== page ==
"Caregiving" (Tuesday, September 12 at 10:30 p.m., check local listings) looks at the challenges and rewards of caregiving. Every day, some 25 million Americans provide care for someone they love who is sick or frail, ranging from taking care of an aging mother to helping a dying spouse get dressed, bathe and eat. Panelists and members of the audience, filled exclusively with caregivers, share information and advice on how to get assistance.

"Beyond Life, Beyond Death" (Wednesday, September 13 at 10:30 p.m., check local listings) asks what happens to us after we die. According to a Time Magazine poll, 81 percent of Americans believe in Heaven, when it is defined as the place "where people live forever with God after they die." The vast majority of Americans believe that death is not the end, it’s a beginning. But of what? How do our beliefs in the afterlife affect the way we lead our lives? Tibetan Buddhist and scholar Robert Thurman and Rabbi David Wolpe are the featured guests.

Host Ray Suarez is a senior correspondent for The NewsHour with Jim Lehrer, where he conducts newsmaker interviews, studio debates, reports from the field and serves as a backup anchor. Suarez has 20 years of varied experience in the news business and came to The NewsHour from National Public Radio, where he had been host of the nationwide, call-in news program Talk of the Nation since 1993.

On Our Own Terms: Moyers on Dying presents the intimate, end-of-life journeys of more than a dozen individuals, with support from their families and caregivers, as they struggle to balance medical intervention with comfort and dignity at the end of life. Filled with honesty and humor, courage and controversy, the series breaks through the cultural denial to determine ways Americans can die on their own terms. Says Moyers, "The stories of these generous people, who let us into their lives at an extraordinarily vulnerable time, help us understand dying not as a failure, but as a natural part of life." On Our Own Terms air nationally on PBS stations September 10-13 at 9 p.m. (check local listings). A complete Web site of the six-hour On Our Own Terms is available at pbs.org/onourownterms.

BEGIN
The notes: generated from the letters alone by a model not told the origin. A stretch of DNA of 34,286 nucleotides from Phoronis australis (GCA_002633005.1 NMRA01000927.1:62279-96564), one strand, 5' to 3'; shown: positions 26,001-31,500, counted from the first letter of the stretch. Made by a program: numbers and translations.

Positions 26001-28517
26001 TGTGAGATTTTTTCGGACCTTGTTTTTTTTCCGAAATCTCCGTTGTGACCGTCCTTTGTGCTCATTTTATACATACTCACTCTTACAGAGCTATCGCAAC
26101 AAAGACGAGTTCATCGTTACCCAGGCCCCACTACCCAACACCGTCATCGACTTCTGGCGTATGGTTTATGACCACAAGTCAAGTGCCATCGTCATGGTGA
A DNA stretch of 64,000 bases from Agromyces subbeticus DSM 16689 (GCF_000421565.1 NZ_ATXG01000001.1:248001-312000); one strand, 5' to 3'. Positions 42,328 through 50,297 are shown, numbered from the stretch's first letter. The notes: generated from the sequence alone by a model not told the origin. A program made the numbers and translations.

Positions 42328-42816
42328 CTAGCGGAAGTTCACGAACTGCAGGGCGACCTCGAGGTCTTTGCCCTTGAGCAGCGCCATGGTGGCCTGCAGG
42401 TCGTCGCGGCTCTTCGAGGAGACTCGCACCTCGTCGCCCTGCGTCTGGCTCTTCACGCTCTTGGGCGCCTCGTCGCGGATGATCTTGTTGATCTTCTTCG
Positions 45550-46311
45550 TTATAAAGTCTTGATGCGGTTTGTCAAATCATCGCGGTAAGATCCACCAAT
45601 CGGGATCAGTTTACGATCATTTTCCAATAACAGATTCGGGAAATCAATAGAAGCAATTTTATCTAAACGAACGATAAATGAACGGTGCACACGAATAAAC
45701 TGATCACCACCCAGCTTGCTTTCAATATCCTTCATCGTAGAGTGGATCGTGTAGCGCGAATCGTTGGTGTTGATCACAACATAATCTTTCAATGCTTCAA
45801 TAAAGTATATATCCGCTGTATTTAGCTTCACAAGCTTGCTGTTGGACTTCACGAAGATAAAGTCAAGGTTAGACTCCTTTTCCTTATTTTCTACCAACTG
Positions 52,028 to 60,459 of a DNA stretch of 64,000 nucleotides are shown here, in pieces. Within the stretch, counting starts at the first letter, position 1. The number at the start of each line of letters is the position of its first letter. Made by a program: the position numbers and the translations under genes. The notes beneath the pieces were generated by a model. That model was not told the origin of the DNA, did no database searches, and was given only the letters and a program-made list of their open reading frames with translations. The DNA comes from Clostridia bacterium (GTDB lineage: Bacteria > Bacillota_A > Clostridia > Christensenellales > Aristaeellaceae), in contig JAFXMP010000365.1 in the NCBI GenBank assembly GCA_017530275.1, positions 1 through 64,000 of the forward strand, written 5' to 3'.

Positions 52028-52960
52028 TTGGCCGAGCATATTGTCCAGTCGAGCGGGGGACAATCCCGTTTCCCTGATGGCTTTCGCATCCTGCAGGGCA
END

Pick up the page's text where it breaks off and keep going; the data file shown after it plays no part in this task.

With Eyes Open continues PBSās tradition of providing programming that brings viewers insight and commentary on subjects not typically covered in the media.

With Eyes Open is underwritten by The James Irvine Foundation, the Wallace Alexander Gerbode Foundation and PBS.

With Eyes Open is part of the Bay Window series, produced by KQED San Francisco. Peter Calabrese is vice president of television production for KQED. Executive producer for With Eyes Open is Sue Ellen McCann. Wendy Hanamura and Lisa Aliferis are producers for With Eyes Open.

Videos of With Eyes Open are available by calling 1-800-257-5126; writing P.O. Box 2053, Princeton, NJ 08543-2053; or visiting www.films.com

KQED, Inc., operates KQED TV9, the nationās most-watched public television station in prime-time; KQED 88.5 FM, one of the most listened-to public radio stations in the nation; and the KQED Education Network, which brings the impact of KQED to thousands of teachers, students, parents and media professionals through workshops, seminars and the Internet.